Contributor: Kristen Fricks-Roman
Company: Morgan Stanley Wealth Management
Title: Financial Advisor
Given that we recently celebrated Independence Day, I have been thinking that we all could benefit from taking some time to reflect on the meaning of independence. Although July 4th is a celebration of our freedom as a nation, it also provides a backdrop to discuss the importance of ensuring our personal financial independence
Women face a particular set of challenges when it comes to achieving financial independence. Statistically, we have a higher chance of outliving our financial resources because we generally have a longer life expectancy than men. Women also tend to have more work-history gaps because we may have taken time off to take care of children or aging parents, for example, which leaves less time to build our savings. Generally speaking, women receive less pay than men do, leaving us with less income to save as well.
With these considerations in mind, it’s vital to plan strategically, put your hard-earned money to work and become the architect of your financial future. Here are some tips to get you thinking about what securing financial freedom looks like for you and how to achieve it.
Define your “why.” What financial independence looks like, and what motivates us to achieve it, is different for everyone. From a big-picture standpoint, financial independence usually means being able to rely on your own steady income, take control of your own finances and spend time doing what you want to do. At an individual level, that could include retiring early, pursuing your passions, or paying off student loans or credit card debt. It also means knowing what your financial goals are and actively implementing a feasible plan to achieve them.
Know what you’re dealing with. It’s essential to get a handle on your cash flow — how much is coming in and, specifically, where it’s being spent. Although some expenses may remain fixed over time, like a mortgage or car payment, others might fluctuate. Keeping track of variations in income and expenses, and maintaining an up-to-date budget, will provide the necessary clarity as you move toward financial independence.
Jumpstart your savings. Consider putting a percentage of each paycheck into your savings account. Saving a consistent amount each month not only adds up over time, but also enables you to expedite the saving process by taking advantage of compound interest. Developing good financial habits, building up emergency savings and using those savings to build wealth are all tactics women can employ to offset financial setbacks.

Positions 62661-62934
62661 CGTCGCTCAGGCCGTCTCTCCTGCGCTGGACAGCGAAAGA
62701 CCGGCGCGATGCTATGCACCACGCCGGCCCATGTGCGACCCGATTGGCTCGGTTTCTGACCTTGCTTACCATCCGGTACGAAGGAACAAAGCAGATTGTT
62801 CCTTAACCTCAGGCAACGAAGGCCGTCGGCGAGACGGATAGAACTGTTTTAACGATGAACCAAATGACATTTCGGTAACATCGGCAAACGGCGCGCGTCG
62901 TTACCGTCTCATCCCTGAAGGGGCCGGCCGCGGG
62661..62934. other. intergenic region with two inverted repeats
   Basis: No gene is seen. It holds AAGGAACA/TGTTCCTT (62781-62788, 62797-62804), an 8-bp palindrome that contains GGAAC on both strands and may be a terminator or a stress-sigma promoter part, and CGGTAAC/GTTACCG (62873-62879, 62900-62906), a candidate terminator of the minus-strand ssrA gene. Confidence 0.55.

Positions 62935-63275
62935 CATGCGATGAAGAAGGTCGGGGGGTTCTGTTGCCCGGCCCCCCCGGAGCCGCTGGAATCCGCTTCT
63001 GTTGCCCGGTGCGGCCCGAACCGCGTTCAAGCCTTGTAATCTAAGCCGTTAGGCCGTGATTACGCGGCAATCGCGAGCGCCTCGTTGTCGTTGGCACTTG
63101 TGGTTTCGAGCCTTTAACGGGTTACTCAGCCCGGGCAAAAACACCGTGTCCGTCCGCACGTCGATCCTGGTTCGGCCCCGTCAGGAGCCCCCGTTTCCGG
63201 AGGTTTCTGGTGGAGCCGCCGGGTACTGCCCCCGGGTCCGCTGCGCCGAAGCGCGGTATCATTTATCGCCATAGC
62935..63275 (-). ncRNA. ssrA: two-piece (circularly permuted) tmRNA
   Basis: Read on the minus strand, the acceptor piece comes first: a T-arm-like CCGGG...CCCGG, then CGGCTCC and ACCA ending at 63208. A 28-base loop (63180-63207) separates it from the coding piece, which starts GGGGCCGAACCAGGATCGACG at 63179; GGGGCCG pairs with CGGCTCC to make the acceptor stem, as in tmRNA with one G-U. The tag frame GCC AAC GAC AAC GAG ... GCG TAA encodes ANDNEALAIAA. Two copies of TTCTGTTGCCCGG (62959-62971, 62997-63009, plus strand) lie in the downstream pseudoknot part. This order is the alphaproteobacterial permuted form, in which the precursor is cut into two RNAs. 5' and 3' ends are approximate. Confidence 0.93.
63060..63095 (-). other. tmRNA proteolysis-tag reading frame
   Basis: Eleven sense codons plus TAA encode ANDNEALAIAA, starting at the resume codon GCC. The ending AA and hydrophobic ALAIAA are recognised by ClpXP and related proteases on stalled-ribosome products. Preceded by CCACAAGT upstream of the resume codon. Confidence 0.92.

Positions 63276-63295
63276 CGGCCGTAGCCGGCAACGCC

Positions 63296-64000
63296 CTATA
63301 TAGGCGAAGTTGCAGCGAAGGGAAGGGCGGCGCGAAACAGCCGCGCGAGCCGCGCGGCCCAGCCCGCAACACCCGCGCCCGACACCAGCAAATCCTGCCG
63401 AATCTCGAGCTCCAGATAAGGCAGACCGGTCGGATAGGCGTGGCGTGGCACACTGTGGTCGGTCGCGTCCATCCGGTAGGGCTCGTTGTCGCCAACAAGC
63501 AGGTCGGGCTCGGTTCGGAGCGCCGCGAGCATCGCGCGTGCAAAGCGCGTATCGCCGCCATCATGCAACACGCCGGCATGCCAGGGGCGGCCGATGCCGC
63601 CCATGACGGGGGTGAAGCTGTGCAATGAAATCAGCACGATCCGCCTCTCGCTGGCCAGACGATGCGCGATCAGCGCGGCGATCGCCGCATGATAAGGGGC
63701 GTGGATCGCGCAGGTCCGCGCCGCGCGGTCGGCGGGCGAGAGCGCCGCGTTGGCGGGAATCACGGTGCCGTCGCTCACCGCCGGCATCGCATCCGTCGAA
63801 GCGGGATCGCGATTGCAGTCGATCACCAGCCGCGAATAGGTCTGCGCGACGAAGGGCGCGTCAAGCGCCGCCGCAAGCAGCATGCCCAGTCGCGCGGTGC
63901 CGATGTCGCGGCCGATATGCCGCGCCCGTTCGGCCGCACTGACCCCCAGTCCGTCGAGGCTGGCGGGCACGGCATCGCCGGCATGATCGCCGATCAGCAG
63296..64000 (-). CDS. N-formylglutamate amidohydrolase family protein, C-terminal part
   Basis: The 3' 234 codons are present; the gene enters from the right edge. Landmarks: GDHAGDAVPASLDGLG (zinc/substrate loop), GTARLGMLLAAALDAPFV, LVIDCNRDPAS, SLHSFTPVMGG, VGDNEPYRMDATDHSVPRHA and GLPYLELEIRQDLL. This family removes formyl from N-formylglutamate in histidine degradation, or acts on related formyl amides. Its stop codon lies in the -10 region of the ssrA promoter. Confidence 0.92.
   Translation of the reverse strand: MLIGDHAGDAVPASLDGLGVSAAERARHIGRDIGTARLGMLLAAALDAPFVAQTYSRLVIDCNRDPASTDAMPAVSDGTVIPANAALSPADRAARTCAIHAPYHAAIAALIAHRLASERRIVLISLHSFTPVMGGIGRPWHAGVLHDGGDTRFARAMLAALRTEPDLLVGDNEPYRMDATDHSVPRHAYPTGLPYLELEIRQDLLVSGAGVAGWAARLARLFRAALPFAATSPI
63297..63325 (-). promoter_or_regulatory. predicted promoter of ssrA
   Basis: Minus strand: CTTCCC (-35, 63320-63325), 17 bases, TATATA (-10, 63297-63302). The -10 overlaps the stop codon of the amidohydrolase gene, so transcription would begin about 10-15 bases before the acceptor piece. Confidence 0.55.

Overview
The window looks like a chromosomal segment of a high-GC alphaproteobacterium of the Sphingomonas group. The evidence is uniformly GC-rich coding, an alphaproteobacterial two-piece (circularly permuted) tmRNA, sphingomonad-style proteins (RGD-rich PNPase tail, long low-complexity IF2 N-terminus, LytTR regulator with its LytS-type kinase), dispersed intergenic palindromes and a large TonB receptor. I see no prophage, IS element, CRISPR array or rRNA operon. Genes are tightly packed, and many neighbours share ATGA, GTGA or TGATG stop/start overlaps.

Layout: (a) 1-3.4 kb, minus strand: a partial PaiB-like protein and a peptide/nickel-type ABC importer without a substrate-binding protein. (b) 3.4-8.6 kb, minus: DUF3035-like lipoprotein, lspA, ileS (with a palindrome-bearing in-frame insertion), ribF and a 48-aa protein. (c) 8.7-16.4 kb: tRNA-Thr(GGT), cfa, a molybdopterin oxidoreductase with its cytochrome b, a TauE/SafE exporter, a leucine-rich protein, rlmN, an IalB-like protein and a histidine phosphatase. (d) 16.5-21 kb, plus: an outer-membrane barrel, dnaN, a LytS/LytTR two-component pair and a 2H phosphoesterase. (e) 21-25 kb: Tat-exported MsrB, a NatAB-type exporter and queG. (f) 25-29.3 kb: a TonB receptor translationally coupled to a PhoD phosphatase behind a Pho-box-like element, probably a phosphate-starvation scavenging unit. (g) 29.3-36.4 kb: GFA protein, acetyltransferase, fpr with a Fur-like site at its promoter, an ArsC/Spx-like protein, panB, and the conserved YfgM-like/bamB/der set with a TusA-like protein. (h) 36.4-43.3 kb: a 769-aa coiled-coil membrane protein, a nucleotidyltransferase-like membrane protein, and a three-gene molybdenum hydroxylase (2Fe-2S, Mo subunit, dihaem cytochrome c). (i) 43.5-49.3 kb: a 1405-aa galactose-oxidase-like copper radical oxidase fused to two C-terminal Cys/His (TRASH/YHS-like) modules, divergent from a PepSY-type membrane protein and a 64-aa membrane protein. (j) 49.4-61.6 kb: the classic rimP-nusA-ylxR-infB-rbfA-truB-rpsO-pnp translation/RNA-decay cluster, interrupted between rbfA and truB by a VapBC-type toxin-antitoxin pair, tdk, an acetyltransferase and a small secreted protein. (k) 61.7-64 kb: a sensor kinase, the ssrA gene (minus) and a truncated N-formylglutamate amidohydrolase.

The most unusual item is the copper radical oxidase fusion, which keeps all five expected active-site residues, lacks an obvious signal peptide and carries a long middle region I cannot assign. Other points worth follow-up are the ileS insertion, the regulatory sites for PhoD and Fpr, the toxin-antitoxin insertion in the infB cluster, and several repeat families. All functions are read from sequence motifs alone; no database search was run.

Save, specifically for retirement. It’s never too early or too late to begin saving via a 401(k) or other type of retirement account. As you receive bumps in pay at work, consider raising your contribution amount, especially if your employer offers matching funds. Also, remember to save for the lifestyle you want and the experiences you are looking forward to having throughout your lifetime.
Reduce debt. If you’re buried in debt, eliminating it should be a top priority. Not only will being debt-free help with your ability to put more money toward saving, but it can also lead to less anxiety about your finances.
As I often say, seek help from a financial advisor to help formulate your plan, or even a trusted friend who can help you remain accountable to achieving your financial goals. No matter how you choose to work it, just do it. Before long, you might find yourself hosting your very own financial Independence Day celebration.
Kristen Fricks-Roman CFP®, CRPS®, is a financial advisor and senior vice president at Morgan Stanley Wealth Management, Atlanta. She can be reached at email@example.com.
The information contained in this article is not a solicitation to purchase or sell investments. Any information presented is general in nature and not intended to provide individually tailored investment advice. The strategies and/or investments referenced may not be suitable for all investors as the appropriateness of a particular investment or strategy will depend on an investor’s individual circumstances and objectives. Investing involves risks and there is always the potential of losing money when you invest. The views expressed herein are those of the author and may not necessarily reflect the views of Morgan Stanley Wealth Management, or its affiliates. Morgan Stanley Smith Barney LLC and its Financial Advisors do not provide tax or legal advice. Individuals should seek advice based on their particular circumstances from an independent tax advisor. Morgan Stanley Smith Barney, LLC, member SIPC.